In the autumn of 1971, Sly And The Family Stone released the seminal There’s A Riot Goin’ On, a record booming with the passion of revolution. With this in mind, Yo La Tengo have channelled a similar fear (though with an expected tonal shift) into a calming album that functions simultaneously as both a direct response to and a welcome distraction from the chaos at hand. There’s A Riot Going On further showcases the band’s laudable ability to expand upon an established sound without ever losing sight of the cohesive, delicate enthusiasm that makes it blossom so organically.
Creep Show brings together John Grant and the dark funk of analogue electronic band Wrangler to create Mr Dynamite – a debut album packed with experimental pop and surreal funk. Grant’s exhilarating croon decorates the twists and hooks to be explored on this consistently inventive record.
Stone Temple Pilots release their highly anticipated new album. The self-titled work is the band’s first album with the new lead singer, Jeff Gutt. Despite being one of the best-selling bands of the 1990s with platinum records and a Grammy to its credit, guitarist Dean DeLeo says: “We are thrilled about what lies ahead. The best way for us to honour our past is to keep making new music.”
After the success of their critically acclaimed top 20 album Eyes Wide, Tongue Tied, Scottish indie rock legends The Fratellis return with their charming, playful and energetic new album In Your Own Sweet Time.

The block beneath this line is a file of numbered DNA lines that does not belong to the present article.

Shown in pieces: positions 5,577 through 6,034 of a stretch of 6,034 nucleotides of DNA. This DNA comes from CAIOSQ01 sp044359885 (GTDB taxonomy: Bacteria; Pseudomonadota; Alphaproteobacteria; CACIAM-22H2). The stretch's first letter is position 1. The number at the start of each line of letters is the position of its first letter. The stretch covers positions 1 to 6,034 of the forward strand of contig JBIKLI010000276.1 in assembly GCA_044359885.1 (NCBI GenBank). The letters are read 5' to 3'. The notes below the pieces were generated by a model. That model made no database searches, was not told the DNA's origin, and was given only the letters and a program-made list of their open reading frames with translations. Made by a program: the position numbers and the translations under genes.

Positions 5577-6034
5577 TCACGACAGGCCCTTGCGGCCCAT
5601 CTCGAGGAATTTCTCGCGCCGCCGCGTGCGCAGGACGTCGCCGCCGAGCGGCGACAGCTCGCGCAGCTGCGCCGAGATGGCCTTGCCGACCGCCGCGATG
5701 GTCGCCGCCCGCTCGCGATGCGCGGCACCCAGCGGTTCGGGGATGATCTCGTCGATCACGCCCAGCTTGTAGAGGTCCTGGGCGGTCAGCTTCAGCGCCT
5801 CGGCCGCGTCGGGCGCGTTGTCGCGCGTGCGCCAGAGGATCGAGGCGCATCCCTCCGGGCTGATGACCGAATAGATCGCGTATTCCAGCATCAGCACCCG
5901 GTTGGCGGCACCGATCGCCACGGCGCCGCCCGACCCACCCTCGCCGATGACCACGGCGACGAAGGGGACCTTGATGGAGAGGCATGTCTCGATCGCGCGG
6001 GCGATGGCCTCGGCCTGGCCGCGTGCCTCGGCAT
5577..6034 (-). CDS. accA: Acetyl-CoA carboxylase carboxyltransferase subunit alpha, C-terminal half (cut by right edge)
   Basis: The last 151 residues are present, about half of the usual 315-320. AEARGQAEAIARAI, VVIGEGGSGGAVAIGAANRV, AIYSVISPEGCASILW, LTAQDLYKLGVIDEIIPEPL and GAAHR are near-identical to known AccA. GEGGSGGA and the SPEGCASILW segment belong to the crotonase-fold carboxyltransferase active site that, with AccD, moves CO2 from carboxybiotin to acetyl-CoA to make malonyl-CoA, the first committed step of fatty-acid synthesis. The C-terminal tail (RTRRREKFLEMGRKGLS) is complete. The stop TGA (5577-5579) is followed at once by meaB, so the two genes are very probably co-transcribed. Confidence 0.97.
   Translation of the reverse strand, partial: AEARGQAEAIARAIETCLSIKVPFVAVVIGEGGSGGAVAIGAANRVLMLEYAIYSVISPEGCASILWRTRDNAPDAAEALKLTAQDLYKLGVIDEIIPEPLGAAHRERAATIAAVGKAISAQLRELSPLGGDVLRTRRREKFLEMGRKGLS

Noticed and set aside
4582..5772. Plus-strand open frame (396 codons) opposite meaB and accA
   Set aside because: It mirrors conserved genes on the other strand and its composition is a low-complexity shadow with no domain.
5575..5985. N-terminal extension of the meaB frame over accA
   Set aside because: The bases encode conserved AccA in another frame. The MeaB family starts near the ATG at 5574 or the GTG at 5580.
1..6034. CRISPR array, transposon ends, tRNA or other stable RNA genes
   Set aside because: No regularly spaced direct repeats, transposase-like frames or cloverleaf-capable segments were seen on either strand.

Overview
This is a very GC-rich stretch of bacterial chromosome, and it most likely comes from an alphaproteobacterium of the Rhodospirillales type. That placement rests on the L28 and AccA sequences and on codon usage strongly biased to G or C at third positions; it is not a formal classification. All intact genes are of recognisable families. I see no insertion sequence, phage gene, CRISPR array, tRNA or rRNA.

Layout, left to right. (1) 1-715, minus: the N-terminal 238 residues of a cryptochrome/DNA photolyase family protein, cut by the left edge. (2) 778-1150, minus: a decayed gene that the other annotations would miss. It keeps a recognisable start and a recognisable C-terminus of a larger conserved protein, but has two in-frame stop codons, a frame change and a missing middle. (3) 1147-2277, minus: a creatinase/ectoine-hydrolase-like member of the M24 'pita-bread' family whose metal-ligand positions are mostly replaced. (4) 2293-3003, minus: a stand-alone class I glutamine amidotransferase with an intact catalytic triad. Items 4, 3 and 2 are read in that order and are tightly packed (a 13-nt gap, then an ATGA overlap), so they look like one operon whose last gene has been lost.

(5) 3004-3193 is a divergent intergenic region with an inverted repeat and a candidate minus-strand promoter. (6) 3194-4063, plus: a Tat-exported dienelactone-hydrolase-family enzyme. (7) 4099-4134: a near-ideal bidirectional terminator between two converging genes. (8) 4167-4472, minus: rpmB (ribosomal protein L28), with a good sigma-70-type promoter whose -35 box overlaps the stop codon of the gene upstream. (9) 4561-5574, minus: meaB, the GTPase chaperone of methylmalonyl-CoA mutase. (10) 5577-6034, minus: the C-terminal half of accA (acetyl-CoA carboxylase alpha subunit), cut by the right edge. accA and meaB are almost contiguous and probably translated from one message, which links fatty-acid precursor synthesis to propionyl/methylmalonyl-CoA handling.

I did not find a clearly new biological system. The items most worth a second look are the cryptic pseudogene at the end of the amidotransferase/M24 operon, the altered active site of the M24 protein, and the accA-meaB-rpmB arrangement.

Kim Wilde’s return to recording isn’t a comeback, but Here Come The Aliens does mark a fresh start in the iconic singer’s extraordinary career. Proud of her past, but focused on the future, Kim has never stopped singing or selling out tours – she has played more shows in the past decade than ever before. Kim’s trademark lust for life with the strongest set of songs of her near 40-year career. Vocally, she has never sounded better.
Our release of the week is I’ll Be Your Girl, on which The Decemberists explore a new sound on their inspired eighth studio album embracing such diverse influences as Roxy Music and New Order to spark a new creative path. “Our ambition this time was really just to get out of our comfort zone,” says Colin Meloy. The songs share a mood that’s steeped in our current times and condition – “exuberant nihilism; an apocalyptic dance party was what we envisioned.” This is the sound of a veteran band finding new inspiration, unafraid of challenging itself to re-connect with its creativity.
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